News & Event


Home > News & Event > Seminar

News & Event


(July 19) Visual Understanding of the Physical World for Interaction  


Visual Understanding of the Physical World for Interaction  


2016/07/19 (Tuesday) 11:00 ~ 12:00


Joseph Lim (Stanford)




Recently, the computer vision community has made impressive progress on object recognition with deep learning approaches. However, for any visual system to interact with objects, it needs to understand much more than simply recognizing where the objects are. The goal of my research is to explore and solve physical understanding tasks for interaction — finding an object’s pose in 3D, interpreting its physical interactions, and understanding its various states and transformations. Unfortunately, obtaining extensive annotated data for such tasks is often intractable, yet required by recent popular learning techniques.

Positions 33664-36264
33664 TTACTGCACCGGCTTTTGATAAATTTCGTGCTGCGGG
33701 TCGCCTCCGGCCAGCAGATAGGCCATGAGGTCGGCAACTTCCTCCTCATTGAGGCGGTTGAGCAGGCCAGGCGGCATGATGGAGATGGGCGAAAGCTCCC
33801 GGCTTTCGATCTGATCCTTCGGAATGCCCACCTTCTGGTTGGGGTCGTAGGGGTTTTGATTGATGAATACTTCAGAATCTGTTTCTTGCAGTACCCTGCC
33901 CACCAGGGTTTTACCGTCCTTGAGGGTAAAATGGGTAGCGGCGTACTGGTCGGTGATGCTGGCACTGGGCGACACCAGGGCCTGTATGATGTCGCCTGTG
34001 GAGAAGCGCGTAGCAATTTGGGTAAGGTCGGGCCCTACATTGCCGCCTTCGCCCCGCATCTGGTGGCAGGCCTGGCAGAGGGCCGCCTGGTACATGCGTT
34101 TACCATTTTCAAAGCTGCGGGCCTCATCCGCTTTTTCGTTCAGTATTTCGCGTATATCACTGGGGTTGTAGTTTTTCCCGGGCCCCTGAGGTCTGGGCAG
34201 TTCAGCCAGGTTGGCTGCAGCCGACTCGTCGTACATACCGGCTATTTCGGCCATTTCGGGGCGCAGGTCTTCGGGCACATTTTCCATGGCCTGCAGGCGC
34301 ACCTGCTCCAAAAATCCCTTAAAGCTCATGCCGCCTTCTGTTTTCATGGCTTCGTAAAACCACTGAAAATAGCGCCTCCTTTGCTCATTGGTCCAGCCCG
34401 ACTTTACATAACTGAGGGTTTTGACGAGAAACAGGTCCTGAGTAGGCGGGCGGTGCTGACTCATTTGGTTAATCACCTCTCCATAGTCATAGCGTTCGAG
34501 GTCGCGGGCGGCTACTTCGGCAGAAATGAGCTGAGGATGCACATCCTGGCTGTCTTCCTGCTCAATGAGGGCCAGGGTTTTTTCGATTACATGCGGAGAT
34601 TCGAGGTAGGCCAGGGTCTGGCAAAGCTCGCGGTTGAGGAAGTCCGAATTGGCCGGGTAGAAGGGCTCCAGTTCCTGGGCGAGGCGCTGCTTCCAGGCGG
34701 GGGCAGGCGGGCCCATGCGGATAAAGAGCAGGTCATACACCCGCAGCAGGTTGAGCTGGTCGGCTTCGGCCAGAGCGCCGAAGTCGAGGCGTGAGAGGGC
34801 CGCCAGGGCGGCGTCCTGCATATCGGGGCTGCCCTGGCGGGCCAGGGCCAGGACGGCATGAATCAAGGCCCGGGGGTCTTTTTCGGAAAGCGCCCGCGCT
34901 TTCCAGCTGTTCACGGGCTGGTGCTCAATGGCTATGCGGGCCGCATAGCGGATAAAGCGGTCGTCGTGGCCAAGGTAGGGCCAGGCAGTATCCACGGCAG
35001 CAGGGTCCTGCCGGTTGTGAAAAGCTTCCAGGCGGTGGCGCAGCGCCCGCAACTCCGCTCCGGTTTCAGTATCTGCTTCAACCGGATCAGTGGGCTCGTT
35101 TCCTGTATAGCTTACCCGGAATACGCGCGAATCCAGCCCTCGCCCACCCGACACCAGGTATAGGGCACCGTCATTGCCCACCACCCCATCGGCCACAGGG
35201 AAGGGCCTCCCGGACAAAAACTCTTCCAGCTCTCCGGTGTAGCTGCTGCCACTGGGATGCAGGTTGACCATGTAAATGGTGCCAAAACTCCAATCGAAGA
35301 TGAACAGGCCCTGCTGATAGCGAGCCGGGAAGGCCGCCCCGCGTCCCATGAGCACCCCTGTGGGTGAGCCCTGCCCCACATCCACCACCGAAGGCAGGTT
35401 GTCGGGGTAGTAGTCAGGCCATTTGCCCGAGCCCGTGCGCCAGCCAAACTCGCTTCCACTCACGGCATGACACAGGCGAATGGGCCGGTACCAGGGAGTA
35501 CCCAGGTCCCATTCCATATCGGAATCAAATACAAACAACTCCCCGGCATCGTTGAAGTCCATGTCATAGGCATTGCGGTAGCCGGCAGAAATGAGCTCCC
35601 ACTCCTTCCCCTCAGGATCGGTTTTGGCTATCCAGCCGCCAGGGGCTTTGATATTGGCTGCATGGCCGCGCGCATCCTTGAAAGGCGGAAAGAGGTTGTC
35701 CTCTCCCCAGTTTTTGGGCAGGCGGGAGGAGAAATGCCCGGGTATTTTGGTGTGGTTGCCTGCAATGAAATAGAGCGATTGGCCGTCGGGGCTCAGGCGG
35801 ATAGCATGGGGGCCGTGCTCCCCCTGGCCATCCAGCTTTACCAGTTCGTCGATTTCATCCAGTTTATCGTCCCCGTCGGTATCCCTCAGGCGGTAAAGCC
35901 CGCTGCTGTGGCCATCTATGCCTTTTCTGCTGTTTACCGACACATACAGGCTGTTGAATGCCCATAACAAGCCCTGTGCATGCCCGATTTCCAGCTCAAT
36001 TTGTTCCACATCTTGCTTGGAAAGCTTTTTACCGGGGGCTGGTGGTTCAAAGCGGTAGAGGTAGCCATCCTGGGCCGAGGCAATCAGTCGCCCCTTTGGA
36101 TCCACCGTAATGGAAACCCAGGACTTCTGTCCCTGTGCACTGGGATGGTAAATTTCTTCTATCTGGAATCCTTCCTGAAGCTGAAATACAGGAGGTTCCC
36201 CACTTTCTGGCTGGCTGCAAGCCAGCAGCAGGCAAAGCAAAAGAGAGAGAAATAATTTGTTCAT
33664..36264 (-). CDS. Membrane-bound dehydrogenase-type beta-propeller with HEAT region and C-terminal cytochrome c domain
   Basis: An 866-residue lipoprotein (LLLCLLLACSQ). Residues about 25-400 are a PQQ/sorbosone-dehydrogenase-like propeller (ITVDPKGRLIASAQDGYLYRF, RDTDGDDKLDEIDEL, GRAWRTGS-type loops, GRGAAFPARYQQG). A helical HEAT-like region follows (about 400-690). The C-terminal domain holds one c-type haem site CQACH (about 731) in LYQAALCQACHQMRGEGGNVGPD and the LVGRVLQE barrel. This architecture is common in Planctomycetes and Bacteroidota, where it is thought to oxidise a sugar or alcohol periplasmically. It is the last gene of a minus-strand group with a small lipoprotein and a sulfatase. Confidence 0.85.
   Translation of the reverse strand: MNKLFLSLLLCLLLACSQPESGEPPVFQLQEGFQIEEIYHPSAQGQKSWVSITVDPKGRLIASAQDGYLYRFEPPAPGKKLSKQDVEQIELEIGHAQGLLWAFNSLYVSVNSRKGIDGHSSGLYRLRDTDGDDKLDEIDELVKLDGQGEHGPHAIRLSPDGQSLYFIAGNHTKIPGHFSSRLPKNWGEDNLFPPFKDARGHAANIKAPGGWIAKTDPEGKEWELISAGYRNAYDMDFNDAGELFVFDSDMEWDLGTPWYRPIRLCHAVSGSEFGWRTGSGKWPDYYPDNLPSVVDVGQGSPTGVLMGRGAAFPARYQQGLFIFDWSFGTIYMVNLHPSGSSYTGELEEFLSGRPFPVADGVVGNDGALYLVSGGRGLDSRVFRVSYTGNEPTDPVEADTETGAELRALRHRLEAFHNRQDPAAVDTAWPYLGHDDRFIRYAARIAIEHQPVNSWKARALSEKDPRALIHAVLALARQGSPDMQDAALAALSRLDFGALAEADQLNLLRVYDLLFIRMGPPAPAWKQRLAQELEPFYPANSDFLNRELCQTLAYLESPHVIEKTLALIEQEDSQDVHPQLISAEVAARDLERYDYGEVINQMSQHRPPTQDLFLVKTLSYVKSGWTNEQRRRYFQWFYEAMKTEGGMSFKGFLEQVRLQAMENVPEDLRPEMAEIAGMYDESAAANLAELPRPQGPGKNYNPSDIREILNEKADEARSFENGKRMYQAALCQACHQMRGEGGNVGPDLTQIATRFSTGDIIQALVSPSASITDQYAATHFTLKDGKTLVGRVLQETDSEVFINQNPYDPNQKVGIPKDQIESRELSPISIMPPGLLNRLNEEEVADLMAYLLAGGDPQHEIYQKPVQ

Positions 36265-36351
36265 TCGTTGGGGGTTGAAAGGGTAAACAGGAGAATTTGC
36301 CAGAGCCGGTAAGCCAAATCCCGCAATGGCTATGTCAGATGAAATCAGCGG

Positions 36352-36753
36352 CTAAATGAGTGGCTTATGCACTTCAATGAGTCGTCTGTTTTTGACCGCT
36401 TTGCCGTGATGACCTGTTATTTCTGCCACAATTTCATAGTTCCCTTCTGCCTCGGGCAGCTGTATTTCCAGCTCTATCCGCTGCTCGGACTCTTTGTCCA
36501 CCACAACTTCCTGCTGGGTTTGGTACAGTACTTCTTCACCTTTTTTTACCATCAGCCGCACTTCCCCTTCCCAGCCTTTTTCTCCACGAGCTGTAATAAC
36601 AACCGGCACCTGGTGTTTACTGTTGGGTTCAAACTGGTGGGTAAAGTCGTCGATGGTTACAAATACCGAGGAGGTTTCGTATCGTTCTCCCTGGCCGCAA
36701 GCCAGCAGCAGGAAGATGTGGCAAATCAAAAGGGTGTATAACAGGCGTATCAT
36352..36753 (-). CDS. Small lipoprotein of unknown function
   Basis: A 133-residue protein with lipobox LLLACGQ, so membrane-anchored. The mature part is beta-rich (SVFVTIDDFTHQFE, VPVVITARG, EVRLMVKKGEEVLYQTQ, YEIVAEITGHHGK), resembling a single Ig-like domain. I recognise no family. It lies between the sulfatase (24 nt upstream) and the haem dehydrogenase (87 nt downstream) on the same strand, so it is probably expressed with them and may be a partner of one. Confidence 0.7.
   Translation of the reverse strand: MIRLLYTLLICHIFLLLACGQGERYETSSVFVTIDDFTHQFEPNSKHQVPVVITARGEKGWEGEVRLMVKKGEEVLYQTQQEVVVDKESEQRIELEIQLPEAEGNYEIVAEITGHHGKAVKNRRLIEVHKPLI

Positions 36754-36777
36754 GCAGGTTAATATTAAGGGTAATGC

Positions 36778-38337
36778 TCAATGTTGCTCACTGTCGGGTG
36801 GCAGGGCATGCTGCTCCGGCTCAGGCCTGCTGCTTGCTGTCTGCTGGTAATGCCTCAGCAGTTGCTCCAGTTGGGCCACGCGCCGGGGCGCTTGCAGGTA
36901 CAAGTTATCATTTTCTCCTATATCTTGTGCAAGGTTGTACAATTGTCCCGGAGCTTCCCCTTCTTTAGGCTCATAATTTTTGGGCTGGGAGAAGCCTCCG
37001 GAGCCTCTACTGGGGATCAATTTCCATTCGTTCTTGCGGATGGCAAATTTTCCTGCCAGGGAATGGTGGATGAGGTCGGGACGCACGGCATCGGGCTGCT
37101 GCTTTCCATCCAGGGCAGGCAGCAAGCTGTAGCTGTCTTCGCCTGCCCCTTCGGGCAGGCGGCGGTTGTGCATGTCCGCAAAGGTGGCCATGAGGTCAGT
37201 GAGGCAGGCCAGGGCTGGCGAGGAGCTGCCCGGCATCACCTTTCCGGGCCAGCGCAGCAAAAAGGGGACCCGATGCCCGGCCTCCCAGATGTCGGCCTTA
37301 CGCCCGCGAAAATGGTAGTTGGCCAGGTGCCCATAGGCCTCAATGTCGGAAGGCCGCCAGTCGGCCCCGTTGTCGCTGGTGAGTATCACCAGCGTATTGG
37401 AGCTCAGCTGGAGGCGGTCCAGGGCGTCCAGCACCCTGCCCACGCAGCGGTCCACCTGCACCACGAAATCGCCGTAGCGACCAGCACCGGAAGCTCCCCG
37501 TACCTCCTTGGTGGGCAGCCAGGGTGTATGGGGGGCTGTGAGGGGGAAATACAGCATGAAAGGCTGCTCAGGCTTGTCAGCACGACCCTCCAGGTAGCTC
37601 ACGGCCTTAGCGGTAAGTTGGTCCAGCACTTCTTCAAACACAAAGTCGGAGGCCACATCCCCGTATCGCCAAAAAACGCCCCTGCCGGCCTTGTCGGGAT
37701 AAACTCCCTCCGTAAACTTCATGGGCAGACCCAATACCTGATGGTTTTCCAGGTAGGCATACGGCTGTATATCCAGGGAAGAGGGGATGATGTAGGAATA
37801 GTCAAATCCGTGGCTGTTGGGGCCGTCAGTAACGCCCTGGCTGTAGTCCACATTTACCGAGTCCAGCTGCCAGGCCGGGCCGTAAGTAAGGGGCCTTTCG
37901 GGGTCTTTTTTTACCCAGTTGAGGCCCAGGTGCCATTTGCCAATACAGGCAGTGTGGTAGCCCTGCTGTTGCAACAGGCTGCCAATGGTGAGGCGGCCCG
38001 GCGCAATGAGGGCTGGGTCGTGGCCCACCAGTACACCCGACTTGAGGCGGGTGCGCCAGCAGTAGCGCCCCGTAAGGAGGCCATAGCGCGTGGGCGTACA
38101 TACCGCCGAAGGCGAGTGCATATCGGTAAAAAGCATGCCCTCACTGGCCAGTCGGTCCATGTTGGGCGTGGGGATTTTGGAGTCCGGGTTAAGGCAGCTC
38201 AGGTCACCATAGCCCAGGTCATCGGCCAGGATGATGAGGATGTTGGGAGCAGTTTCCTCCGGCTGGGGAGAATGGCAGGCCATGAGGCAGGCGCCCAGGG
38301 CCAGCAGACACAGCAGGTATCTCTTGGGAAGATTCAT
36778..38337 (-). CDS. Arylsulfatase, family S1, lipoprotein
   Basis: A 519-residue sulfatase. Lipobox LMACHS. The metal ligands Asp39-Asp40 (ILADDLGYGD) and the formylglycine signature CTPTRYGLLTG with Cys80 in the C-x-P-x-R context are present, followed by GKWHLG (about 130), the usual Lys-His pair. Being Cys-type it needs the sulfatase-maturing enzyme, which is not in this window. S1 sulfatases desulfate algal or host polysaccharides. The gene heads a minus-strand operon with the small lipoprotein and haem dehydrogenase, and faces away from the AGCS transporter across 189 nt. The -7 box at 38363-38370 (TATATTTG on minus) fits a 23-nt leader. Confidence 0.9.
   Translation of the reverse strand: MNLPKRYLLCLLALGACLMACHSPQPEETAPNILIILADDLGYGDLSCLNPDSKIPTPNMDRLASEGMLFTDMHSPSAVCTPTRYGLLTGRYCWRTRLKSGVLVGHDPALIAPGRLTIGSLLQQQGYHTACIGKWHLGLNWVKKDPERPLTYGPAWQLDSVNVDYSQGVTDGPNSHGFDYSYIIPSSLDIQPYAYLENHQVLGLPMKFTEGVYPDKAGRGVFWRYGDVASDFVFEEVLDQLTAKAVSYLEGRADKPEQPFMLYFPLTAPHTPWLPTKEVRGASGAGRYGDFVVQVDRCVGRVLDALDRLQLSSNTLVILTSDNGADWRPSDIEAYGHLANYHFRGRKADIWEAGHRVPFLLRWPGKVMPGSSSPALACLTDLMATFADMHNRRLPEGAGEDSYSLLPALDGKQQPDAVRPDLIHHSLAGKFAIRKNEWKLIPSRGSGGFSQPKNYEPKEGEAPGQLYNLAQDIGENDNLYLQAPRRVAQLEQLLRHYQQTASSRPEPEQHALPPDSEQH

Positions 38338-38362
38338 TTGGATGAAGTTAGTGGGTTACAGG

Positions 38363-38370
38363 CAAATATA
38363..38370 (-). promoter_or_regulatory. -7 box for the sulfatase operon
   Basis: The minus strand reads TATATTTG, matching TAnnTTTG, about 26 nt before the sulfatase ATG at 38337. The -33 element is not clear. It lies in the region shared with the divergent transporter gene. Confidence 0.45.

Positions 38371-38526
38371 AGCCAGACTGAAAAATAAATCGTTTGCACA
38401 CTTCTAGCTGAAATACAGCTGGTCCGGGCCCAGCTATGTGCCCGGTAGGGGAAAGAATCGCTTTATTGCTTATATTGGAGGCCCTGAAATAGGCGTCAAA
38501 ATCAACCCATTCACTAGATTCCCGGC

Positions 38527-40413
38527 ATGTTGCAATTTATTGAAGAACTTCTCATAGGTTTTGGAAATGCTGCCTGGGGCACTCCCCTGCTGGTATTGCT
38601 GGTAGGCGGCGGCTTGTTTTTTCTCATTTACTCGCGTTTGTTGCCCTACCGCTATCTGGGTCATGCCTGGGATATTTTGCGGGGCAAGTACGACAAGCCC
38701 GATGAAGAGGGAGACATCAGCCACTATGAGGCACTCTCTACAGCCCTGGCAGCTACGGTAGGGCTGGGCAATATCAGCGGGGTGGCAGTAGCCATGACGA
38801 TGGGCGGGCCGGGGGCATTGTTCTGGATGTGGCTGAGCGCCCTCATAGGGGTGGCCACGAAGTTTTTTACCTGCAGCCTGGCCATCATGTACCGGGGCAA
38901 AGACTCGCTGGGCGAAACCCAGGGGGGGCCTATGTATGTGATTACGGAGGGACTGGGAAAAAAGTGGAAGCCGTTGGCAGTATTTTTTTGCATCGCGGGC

In this talk, I take a step away from expensive, manually labeled datasets. Instead, I develop learning algorithms that are supervised through physical constraints combined with structured priors. I will first talk about how to build learning algorithms, including a deep learning framework (e.g., convolutional neural networks), that can utilize geometric information from 3D CAD models in combination with real-world statistics from photographs. Then, I will show how to use differentiable physics simulators to learn object properties simply by watching videos. 


Joseph Lim will be an assistant professor at the University of Southern California starting Spring 2017, and is currently a postdoctoral researcher working with Professor Fei-Fei Li at Stanford University. He completed his PhD at Massachusetts Institute of Technology under the guidance of Professor Antonio Torralba, and also had a half-year long postdoc under Professor William Freeman. His research interests are in artificial intelligence, computer vision, and machine learning. He is particularly interested in deep learning, structure learning, and multi-domain data. Joseph graduated with BA in Computer Science from UC Berkeley, where he worked under Professor Jitendra Malik.